Collins questions attorney general on government response to heroin epidemic

U.S. Sen. Susan Collins (R-ME) questioned Attorney General Loretta Lynch about the government’s response to the heroin epidemic on Thursday and expressed concerns about an administration proposal to cut anti-heroin grants.

Collins, a member of the Senate Appropriations Committee, questioned Lynch during a hearing on the Department of Justice’s (DoJ) budget request for fiscal year 2017.

A DoJ proposal to eliminate funding for the Community Oriented Policing Services (COPS) Anti-Heroin Task Force was among Collins’ top concerns. The program administers competitive grants for local police to purchase drug detection equipment, expand data collection and strengthen information sharing, among other initiatives.

“As (the heroin) epidemic continues to spread, I am very disappointed, and in many ways shocked, that the administration did not include any funding at all for (the COPS Anti-Heroin Task Force), particularly since the Comprehensive Addiction and Recovery Act, CARA, which many of us have cosponsored and that will be on the floor soon, specifically authorizes this task force,” Collins said. “That’s an indication of strong congressional support, as is the funding that it has received in the past two years.”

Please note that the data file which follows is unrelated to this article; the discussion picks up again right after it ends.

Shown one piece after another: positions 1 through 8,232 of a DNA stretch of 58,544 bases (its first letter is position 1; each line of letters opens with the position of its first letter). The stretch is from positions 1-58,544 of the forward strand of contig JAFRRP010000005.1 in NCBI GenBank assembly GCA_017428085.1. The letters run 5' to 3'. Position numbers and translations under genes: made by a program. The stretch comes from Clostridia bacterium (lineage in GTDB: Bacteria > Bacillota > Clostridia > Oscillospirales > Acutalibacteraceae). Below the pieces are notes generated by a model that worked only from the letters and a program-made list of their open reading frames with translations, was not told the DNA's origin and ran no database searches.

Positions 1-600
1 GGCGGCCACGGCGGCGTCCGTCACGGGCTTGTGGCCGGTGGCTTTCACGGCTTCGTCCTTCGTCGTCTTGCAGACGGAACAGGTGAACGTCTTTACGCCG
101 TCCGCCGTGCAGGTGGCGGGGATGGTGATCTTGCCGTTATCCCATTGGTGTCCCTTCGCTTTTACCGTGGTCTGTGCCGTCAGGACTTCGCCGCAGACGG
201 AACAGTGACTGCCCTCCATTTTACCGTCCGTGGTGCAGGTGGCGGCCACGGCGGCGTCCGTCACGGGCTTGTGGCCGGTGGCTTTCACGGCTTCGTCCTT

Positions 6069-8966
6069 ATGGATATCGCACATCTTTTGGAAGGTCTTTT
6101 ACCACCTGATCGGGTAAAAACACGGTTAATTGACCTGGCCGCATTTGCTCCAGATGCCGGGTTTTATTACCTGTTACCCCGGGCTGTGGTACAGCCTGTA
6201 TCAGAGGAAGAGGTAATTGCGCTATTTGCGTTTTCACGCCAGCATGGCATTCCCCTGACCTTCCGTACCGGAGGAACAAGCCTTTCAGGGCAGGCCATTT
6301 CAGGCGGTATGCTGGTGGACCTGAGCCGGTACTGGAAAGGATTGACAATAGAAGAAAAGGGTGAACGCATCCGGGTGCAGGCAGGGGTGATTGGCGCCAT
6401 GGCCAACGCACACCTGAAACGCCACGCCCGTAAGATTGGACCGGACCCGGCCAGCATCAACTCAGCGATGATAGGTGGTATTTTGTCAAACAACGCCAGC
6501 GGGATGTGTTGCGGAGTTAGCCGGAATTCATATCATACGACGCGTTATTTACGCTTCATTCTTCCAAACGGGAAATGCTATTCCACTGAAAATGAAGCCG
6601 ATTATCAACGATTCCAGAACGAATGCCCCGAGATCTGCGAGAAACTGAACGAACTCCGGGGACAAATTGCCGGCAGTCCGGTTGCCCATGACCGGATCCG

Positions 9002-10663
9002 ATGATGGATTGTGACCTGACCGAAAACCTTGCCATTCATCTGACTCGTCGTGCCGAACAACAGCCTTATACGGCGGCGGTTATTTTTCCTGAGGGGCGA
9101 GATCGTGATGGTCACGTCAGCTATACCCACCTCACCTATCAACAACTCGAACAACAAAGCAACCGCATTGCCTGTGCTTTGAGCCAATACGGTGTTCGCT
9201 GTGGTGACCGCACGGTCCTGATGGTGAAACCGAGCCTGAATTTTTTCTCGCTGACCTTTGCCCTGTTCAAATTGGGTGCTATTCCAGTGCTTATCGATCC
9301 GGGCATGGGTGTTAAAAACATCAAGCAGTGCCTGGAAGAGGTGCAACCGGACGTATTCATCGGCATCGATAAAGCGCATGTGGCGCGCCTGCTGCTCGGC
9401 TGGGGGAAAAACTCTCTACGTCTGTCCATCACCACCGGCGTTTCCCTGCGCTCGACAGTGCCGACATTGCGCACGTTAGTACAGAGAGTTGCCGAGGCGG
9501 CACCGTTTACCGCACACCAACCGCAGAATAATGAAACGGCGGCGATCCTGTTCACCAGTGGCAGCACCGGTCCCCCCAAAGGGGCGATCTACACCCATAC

Collins also questioned Lynch about “guns for drugs” trade fueling the heroin epidemic in communities across the country.

“Recently federal law enforcement officials briefed me on the link between straw purchasing of firearms and the heroin crisis in Maine,” Collins said. “What they described for me is a scheme in which out-of-state drug dealer with ties to inner-city gangs or the Mexican drug cartel come to my state with heroin, find addicts with clean records to buy guns, and then exchange the guns for heroin.”

Collins has also co-sponsored the bipartisan Stop Illegal Trafficking in Firearms Act, S. 2544, designed to make it easier for local authorities to prosecute gun traffickers.

Lynch testified that the bill would be “extremely useful” in helping police gain the cooperation of those who make straw purchases.

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